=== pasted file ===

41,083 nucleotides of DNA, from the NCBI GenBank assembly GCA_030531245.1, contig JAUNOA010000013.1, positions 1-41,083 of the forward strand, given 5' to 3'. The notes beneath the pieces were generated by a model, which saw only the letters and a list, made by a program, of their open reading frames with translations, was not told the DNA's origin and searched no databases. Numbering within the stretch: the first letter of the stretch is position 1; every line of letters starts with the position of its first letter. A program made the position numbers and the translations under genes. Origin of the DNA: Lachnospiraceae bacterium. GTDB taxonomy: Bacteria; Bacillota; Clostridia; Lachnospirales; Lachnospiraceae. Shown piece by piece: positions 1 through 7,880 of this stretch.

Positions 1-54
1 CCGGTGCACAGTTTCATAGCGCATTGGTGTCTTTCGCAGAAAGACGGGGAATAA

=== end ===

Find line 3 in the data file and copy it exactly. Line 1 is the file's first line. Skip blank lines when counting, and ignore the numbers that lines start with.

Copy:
1 CCGGTGCACAGTTTCATAGCGCATTGGTGTCTTTCGCAGAAAGACGGGGAATAA